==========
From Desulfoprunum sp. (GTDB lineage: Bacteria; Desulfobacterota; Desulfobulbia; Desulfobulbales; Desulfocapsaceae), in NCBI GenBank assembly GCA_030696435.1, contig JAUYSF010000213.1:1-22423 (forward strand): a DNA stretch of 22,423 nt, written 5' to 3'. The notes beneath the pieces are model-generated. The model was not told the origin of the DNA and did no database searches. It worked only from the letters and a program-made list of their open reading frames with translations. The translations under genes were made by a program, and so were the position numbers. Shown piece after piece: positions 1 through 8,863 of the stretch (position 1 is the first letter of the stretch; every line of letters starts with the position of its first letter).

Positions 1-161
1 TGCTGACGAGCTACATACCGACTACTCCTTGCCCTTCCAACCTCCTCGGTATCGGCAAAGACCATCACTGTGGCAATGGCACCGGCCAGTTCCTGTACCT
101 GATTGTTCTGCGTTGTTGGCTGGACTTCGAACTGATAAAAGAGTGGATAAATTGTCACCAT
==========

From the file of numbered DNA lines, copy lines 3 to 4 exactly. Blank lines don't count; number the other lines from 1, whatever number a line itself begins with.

1 TGCTGACGAGCTACATACCGACTACTCCTTGCCCTTCCAACCTCCTCGGTATCGGCAAAGACCATCACTGTGGCAATGGCACCGGCCAGTTCCTGTACCT
101 GATTGTTCTGCGTTGTTGGCTGGACTTCGAACTGATAAAAGAGTGGATAAATTGTCACCAT